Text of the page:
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Storytelling is a transferrable skill

October 2, 2012

I’d be a turrible, turrible President, but I wouldn’t be dull.

(The Florida Writers Association does not make political endorsements. I do, but former basketball player Charles Barkley isn’t running for President. This post is not an endorsement.)

Last week, when I had to give an impromptu presentation at work, my teammate rolled her eyes when I told I intended to tell a story. Storytelling isn’t something you talk a lot about when you give business presentations. But I structured the information I was conveying in such a way that it fit together with a unified theme. I went over the presentation in my mind, and when I delivered it, from beginning to end, I told a story.

I talked about the changes our team would work to implement, fitting them all together as a complementary set of items. Mostly I talked about how the rest of the department would benefit from each thing. I unified them and made them all fit. And I included the people listening to the story by talking about how our changes would benefit them. It was one of my better presentations.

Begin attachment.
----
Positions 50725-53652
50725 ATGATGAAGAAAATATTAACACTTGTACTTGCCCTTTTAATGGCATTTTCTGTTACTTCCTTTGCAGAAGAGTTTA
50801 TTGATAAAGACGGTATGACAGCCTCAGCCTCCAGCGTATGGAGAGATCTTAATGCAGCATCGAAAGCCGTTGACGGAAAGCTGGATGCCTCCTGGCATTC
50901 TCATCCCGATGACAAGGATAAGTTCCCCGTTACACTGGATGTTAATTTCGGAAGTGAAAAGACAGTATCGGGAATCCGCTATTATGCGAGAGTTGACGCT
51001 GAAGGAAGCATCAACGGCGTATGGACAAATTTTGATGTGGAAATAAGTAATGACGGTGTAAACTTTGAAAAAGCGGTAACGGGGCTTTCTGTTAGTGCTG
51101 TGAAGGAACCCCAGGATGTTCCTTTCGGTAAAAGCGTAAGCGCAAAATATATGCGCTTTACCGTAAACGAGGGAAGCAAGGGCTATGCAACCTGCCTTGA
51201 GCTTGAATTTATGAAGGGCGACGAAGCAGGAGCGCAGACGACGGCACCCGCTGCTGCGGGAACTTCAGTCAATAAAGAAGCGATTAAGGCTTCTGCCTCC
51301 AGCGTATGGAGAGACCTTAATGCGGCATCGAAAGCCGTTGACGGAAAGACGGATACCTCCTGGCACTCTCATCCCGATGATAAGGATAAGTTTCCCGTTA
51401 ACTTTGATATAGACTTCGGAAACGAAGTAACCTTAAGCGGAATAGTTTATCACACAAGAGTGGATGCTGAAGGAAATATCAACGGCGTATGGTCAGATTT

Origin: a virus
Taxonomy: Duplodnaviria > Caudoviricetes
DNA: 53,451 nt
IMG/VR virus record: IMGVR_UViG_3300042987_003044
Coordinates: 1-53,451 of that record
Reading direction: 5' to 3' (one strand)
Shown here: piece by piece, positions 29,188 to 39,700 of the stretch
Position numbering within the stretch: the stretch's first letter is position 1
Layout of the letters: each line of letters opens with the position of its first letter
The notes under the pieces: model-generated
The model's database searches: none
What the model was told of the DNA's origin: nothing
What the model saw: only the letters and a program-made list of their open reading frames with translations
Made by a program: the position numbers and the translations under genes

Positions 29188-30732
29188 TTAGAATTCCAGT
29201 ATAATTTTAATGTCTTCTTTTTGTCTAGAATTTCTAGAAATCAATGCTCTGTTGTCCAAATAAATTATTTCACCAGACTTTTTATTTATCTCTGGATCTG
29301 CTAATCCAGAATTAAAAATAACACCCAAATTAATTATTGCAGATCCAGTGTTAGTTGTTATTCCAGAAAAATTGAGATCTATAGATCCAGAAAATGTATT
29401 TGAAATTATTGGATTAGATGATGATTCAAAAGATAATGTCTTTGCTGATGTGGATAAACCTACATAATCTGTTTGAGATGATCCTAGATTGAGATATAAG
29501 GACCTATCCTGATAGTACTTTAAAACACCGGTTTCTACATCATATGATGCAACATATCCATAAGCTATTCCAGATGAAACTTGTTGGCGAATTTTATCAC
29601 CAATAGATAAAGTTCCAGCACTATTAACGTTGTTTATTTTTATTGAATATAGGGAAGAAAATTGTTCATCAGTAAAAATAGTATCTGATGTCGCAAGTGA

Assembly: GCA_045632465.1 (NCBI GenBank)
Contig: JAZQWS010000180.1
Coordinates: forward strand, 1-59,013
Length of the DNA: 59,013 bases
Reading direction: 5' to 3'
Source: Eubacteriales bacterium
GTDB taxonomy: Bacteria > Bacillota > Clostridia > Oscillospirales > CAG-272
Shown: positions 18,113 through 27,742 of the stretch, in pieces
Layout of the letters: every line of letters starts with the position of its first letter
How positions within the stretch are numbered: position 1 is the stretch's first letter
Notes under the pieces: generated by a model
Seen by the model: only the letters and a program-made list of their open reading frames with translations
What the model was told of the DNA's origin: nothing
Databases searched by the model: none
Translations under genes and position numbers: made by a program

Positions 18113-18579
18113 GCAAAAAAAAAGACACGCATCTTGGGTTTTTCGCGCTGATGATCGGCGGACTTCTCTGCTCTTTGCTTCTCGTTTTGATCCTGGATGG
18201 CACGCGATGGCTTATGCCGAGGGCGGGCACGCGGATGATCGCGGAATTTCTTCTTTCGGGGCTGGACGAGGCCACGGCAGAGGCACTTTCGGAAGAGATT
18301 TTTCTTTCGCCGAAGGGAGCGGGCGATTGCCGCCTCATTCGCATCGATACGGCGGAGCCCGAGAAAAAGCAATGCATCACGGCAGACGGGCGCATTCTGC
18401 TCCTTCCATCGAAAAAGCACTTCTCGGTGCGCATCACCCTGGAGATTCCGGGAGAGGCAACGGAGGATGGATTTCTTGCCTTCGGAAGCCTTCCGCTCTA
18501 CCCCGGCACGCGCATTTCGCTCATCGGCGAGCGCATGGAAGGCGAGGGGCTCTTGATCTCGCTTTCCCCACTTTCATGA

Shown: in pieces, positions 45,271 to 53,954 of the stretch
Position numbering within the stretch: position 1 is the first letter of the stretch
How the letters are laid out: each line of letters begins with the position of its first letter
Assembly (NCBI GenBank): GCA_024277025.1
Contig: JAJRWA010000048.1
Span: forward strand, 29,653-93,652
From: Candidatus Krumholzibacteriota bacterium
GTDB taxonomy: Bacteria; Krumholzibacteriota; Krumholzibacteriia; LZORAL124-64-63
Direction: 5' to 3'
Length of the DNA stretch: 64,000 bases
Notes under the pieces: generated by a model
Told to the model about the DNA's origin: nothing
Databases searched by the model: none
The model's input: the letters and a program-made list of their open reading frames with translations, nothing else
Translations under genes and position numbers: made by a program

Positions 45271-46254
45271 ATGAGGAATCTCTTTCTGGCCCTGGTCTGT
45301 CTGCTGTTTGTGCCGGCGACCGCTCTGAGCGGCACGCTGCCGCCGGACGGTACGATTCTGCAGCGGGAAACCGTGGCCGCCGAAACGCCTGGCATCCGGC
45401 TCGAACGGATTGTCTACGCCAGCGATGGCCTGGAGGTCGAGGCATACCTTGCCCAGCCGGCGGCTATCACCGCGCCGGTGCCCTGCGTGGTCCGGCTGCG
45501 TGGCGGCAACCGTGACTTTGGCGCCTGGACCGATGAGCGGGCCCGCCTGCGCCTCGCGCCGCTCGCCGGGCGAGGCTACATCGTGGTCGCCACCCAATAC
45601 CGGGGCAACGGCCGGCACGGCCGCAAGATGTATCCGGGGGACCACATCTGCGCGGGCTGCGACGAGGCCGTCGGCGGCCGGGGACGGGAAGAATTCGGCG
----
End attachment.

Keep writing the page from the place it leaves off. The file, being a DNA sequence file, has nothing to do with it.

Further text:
Stories don’t have to be about characters. They don’t have to contain plot points and climaxes. A story can be any set of information woven together in a way that entices the audience.

I was also watching television this morning and saw the following ad for President Obama. Whether you agree with his politics or not, the ad is very effective, because he tells a story and he includes the people watching. He’s going to do four things and the people listening will benefit.

(A word about politics: This post isn’t about them. I happen to disagree with many of the President’s policies, but that doesn’t mean he can’t air an effective commercial, based around story telling. This ad is effective because Barack Obama stares you in the eye and tells you a story.)

In other words, your storytelling abilities are transferable skills. Telling a story works. It makes your presentations more effective. It grabs people’s attention, and it pulls them into the discussion. It works for business presentation, cover letters, and it could get you re-elected as president.

(I entered a contest once: First prize was one term as president; second prize was two terms.)


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